It's a depressing thought, but one day you will die. All living things die. This essay deals with the topic of death. It covers a number of famous poisoners and the poisons they dispatched to their victims. In addition to the mechanisms of drug action, the subject of apoptosis (programmed cell death) is also discussed. This essay is therefore a resource which can aid students and the layperson interested in drug/toxin action. There is also some humor.
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What disappointed you about The Chemistry of Death?
This book is not terrifying despite its claims that its content will induce nightmares. I did not buy this book to be terrified though, I bought it to be informed and it really does neither well. Moreover, I found the author's sense of humor somewhat ill placed. Much of the content is not very surprising; asbestos causes mesothelioma - and yes, its effects are terrible and there is no cure; mercury is bad, leave it alone, arsenic and radioactive substances also. The author does include some clinical narrative of how these toxins interact within the body's cells, while splicing in some historical narrative, but I was hoping this book would be more clinical and broad, including lesser known toxins in the environment to steer clear of. It does not.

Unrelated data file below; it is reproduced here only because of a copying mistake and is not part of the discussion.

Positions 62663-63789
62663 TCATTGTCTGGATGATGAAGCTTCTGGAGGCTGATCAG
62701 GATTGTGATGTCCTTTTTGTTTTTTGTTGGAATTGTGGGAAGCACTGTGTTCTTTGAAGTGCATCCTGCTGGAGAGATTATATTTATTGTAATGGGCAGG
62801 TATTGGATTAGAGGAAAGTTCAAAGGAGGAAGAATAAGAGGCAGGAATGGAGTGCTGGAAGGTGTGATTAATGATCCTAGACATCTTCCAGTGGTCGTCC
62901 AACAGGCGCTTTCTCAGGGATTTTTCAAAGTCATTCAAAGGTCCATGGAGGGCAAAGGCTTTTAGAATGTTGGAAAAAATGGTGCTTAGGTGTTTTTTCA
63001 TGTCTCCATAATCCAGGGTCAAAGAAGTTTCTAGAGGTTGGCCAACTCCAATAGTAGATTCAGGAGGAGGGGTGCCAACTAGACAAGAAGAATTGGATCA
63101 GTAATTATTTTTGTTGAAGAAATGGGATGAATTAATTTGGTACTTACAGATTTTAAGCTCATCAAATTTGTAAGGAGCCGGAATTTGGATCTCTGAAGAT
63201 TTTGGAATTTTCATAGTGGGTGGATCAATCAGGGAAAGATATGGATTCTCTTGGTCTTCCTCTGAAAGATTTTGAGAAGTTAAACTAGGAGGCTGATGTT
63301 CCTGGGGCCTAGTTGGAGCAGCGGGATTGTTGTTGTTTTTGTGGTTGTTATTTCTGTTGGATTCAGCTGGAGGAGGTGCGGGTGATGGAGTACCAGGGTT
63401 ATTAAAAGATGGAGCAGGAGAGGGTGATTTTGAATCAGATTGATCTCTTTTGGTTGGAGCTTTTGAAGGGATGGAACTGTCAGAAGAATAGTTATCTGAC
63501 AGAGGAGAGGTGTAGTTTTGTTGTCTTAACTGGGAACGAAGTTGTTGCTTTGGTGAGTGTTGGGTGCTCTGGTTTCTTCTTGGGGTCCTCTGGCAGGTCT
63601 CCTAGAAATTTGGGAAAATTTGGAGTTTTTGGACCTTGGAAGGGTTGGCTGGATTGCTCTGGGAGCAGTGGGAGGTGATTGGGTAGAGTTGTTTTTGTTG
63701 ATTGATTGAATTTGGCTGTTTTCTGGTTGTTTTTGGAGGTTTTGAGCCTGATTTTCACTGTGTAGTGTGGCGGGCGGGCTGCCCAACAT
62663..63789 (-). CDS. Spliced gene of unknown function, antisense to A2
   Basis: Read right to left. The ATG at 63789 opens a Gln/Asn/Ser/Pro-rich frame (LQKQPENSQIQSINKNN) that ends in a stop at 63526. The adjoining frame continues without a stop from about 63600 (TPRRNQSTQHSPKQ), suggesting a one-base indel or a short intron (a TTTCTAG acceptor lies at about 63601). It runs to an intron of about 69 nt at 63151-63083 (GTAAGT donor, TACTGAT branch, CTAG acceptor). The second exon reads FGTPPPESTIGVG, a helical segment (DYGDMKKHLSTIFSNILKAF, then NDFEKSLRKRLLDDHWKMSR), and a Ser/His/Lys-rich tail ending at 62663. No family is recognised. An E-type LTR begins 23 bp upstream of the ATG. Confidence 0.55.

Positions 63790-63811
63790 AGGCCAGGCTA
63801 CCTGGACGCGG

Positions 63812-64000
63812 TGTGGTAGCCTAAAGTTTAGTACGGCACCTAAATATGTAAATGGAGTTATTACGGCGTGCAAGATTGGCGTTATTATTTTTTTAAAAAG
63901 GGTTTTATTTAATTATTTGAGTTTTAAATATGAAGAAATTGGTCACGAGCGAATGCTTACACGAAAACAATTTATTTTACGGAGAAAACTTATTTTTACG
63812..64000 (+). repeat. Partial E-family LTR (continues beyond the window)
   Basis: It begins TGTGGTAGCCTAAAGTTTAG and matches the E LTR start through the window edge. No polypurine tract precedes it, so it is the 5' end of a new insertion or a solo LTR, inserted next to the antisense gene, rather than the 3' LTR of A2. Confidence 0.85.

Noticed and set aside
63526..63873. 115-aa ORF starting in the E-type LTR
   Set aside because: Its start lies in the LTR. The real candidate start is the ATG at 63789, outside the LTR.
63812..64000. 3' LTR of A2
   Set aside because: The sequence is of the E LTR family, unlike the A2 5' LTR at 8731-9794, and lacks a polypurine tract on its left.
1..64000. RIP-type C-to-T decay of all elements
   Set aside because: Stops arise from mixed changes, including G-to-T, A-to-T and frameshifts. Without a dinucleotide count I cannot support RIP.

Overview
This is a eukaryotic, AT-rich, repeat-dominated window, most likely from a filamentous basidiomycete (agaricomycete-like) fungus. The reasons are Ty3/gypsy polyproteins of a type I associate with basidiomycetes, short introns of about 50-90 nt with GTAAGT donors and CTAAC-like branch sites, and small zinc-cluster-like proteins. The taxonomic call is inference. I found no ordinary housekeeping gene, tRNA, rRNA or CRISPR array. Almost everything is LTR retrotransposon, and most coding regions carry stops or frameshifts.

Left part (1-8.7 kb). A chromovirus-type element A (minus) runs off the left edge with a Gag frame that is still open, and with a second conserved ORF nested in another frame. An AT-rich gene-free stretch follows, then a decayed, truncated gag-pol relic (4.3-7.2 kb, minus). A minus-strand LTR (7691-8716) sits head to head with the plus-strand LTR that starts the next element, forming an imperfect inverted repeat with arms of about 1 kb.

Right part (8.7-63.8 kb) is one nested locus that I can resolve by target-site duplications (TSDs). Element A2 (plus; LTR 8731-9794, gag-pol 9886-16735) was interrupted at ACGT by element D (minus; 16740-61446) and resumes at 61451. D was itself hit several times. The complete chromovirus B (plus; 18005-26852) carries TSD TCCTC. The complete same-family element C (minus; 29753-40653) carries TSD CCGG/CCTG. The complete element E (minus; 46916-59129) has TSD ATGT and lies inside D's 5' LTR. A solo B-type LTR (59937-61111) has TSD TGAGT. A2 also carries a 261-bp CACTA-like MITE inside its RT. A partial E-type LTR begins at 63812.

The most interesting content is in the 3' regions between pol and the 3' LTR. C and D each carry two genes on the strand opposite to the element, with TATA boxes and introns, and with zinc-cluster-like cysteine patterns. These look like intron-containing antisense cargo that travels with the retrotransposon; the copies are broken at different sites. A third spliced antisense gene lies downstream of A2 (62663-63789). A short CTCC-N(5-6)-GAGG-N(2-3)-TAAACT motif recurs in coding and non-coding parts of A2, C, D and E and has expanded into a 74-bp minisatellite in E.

What do you think the narrator could have done better?
Aleksandr Litvinenko's name is mispronounced. This was a pretty high profile case, and I was surprised by the mistake.
- Michael Eaton
Oh, there are so many ways we may die. So many elements, etc. that are lethal to us, and many are all around us. Listen, enjoy (!?). And be very careful about what you breathe, drink, or eat. You might consider a Xanax after listening to this thoroughly impossible to stop audiobook.